Patrick shifting gears for return to Indianapolis 500
By JENNA FRYER, AP Auto Racing Writer
CHARLOTTE, N.C. (AP) — The first leg of the “Danica Double” was a bit of a bust after Danica Patrick crashed out of the Daytona 500.
She still has the Indianapolis 500 ahead of her, and Patrick has set an extremely high bar for the final race of her career.
“I’m going there to win the thing,” Patrick said.
Patrick begins her Indy 500 preparations in earnest next week with a seat fitting at Ed Carpenter Racing in Indianapolis. She will climb behind the wheel of an Indy car for the first time since 2011 on March 29 during a Chevrolet test at Indianapolis Motor Speedway.
“For sure I’m nervous,” Patrick told The Associated Press in a telephone interview. “I’m nervous because it’s been a long time and anything that matters, you get nervous for. And on top of being gone a long time, I want to do a good job. I want it to go well, I want it to be like the old days and have a shot and win the damn thing.”
Patrick will drive the No. 13 Chevrolet for Carpenter, who will field three cars in the Indianapolis 500. Carpenter, a two-time Indy 500 pole winner, will drive his entry and ECR fulltime driver Spencer Pigot will pilot the second Chevrolet. Pigot has two previous Indy 500 starts.
Landing a seat with Carpenter, the only driver and owner in the IndyCar Series, took time to put together but gives Patrick an honest shot at a strong finish. When she announced her plans to retire after racing the Daytona 500 and Indianapolis 500 this year, many believed Patrick was closing in on a deal with Chip Ganassi Racing.
A partnership with Ganassi never materialized, and Team Penske and Andretti Autosport already had full lineups. Carpenter isn’t exactly a second choice because his organization makes the Indy 500 a priority.
“Indianapolis is pretty much everything,” Carpenter told AP. “We all put a huge emphasis and focus on Indianapolis and being competitive there. We believe in going there and being fast and having a chance to win that race. Of course, we won’t really know what we’ve got until the month of May and everyone puts their cards on the table.”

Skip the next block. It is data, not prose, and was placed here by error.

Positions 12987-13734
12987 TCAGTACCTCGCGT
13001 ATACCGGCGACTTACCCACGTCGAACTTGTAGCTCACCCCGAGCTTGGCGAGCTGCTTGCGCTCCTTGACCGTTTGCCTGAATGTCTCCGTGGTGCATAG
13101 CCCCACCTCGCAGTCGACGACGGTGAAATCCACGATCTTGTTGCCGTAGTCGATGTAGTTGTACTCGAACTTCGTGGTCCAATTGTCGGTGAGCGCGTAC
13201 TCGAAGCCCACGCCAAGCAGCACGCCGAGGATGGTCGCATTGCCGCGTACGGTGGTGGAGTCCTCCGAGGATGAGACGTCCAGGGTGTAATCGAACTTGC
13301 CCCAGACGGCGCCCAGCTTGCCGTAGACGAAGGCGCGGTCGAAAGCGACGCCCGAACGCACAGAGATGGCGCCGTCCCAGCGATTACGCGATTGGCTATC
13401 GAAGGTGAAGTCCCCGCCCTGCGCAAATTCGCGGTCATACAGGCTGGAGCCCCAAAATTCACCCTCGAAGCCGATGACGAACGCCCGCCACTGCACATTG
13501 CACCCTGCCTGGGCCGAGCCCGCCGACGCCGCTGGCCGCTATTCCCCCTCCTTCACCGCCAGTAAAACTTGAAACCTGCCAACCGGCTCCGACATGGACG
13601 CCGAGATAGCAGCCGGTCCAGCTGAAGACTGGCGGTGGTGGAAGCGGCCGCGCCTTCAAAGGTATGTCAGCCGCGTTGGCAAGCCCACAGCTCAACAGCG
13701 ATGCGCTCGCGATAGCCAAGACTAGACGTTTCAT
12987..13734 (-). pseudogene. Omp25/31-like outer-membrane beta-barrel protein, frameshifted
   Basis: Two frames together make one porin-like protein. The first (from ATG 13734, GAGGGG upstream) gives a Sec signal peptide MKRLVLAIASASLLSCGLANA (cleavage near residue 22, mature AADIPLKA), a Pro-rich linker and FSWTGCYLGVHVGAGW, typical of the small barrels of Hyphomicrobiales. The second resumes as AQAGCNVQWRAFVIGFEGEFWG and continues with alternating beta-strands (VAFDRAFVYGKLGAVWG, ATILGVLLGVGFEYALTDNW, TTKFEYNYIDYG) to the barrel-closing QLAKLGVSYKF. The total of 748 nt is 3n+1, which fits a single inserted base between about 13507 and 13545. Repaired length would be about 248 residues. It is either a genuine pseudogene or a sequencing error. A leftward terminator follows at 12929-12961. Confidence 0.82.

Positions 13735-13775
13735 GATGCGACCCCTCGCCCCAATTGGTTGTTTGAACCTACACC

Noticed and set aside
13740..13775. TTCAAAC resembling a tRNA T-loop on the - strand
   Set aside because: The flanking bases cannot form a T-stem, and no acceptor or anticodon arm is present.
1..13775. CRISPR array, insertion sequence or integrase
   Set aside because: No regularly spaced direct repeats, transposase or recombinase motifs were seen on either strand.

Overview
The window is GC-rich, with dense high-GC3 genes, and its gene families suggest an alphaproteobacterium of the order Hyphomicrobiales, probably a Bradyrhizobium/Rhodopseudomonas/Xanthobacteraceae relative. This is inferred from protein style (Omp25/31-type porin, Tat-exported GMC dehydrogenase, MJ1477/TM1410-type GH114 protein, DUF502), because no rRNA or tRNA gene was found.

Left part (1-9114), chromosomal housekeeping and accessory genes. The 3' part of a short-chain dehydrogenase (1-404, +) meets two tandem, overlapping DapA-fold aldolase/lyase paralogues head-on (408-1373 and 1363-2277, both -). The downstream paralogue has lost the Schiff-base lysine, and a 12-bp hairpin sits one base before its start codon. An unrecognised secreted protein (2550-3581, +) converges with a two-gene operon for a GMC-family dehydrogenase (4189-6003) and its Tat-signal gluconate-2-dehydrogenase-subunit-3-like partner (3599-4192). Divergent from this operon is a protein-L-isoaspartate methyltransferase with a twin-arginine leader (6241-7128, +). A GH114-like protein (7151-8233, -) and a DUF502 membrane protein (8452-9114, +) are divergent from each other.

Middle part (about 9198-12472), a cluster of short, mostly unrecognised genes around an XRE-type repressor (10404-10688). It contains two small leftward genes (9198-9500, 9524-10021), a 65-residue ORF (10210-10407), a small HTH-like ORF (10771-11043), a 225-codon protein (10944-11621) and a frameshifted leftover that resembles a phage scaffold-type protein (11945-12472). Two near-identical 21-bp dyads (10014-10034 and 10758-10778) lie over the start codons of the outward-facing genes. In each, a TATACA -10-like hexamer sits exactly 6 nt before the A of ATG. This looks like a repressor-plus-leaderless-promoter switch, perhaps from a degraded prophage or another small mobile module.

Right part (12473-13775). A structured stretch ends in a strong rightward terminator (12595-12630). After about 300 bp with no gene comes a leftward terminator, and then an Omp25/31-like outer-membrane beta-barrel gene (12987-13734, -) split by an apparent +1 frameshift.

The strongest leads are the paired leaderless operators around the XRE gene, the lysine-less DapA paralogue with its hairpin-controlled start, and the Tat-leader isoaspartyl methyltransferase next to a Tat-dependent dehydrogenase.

Carpenter wasn’t in position to offer Patrick a ride when she first announced the “Danica Double.” He was still finalizing his 2018 lineup for the IndyCar season, which opens Sunday in St. Petersburg, Florida. When he had the regular season handled, Carpenter was able to discuss options with Patrick.
Patrick is the highest-finishing woman in the Indy 500 — third in 2009 — and is the only woman to lead laps at both Indy and Daytona. In seven previous starts at Indy, she finished outside the top 10 only once.
“Danica has always been comfortable and quick at Indy,” Carpenter said. “The timing on this just worked out and Danica and I both believe that things happen for a reason. When I had a chance to offer her a seat, I was happy she hadn’t moved on and found another deal. She checks all the boxes.”
Patrick raced for Premium Motorsports at the Daytona 500, where she teamed with Tony Eury Jr., the crew chief who guided her when she first moved to NASCAR. She was involved in a wreck and finished 35th, but left Daytona pleased with her effort.
Patrick took a brief vacation after Daytona to Mexico with new boyfriend, Green Bay Packers quarterback Aaron Rodgers, and is now ready to go to work and end her career on top.
“Someone asked me if I win the Indy 500 if I’d still retire,” she said. “I’d still retire. What better way to go out?”
GoDaddy, Patrick’s former sponsor in both IndyCar and NASCAR, teamed with Patrick for her double and is helping her prepare for life outside of the race car.
“Let there be no question about Danica’s ability to go out with a win at what is arguably the most recognized race in the world,” said GoDaddy chief marketing officer Barb Rechterman. “One of the best parts of all this for us is that it’s never really been about whether she wins — it’s more about Danica’s moxie, her commitment and her ability to compete at the highest levels of a male-dominated sport.”
GoDaddy allowed Patrick to design the logo for the “Danica Double” and she also has freedom on her Indy 500 firesuit. As for the No. 13, neither Patrick nor Carpenter is superstitious enough to avoid the number so many racers stay away from. There were only so many available numbers for Patrick to choose from for Indy, and when told 13 was up for grabs, she claimed it for herself.
“Drivers like to say green is unlucky and I never found that with my green GoDaddy paint scheme,” Patrick said. “Why can’t it be considered lucky number 13? Maybe it’s the number I drive to a win.”
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